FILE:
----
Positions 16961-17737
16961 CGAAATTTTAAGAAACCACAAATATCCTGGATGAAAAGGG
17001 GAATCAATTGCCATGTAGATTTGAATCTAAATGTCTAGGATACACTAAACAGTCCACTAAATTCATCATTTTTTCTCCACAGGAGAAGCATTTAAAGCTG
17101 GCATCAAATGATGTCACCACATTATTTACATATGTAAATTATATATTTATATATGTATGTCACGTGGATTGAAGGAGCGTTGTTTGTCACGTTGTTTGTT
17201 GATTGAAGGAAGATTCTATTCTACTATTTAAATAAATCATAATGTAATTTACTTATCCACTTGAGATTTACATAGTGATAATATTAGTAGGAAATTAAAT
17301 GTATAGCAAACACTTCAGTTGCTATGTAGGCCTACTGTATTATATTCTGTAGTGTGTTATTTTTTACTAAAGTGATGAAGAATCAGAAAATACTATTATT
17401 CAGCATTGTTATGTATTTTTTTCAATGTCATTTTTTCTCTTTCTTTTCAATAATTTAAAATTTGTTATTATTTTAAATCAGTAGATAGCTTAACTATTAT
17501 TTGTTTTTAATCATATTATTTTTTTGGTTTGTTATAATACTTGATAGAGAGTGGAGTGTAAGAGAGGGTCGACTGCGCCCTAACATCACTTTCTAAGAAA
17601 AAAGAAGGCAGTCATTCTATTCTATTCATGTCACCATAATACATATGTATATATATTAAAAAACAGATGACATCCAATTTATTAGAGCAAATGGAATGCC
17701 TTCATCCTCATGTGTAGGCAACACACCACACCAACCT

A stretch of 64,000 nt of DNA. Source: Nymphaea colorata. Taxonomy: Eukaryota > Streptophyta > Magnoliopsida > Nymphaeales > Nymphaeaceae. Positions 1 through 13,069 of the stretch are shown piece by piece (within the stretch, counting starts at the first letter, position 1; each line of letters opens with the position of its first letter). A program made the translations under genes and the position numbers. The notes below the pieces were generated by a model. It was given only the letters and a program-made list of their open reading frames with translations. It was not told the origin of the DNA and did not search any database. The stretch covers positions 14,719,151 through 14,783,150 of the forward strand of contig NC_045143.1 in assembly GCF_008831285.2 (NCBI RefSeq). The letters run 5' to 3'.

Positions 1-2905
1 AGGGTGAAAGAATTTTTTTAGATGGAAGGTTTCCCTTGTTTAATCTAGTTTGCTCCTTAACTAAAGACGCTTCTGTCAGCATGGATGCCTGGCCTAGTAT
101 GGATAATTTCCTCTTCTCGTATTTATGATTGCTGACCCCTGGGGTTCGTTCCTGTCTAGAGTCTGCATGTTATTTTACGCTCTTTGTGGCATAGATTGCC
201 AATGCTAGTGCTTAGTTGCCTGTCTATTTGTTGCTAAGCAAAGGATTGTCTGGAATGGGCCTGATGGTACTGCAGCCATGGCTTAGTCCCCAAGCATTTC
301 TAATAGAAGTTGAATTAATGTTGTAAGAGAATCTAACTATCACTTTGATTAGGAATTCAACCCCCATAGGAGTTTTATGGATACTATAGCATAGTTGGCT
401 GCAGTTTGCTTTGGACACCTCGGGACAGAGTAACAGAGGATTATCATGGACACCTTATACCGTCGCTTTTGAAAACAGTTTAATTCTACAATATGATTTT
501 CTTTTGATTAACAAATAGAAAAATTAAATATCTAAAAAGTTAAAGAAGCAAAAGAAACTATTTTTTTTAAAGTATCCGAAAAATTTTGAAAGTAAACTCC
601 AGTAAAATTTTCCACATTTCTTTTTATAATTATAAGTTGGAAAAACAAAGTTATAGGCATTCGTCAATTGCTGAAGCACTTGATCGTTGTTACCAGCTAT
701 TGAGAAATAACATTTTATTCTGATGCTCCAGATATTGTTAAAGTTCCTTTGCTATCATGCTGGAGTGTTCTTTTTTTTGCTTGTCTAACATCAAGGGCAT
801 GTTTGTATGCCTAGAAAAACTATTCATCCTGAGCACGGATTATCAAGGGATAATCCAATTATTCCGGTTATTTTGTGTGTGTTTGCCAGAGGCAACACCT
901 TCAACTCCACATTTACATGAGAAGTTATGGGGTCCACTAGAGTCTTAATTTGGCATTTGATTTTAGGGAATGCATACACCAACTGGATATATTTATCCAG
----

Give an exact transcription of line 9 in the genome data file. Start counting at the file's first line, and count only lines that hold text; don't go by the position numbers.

17601 AAAGAAGGCAGTCATTCTATTCTATTCATGTCACCATAATACATATGTATATATATTAAAAAACAGATGACATCCAATTTATTAGAGCAAATGGAATGCC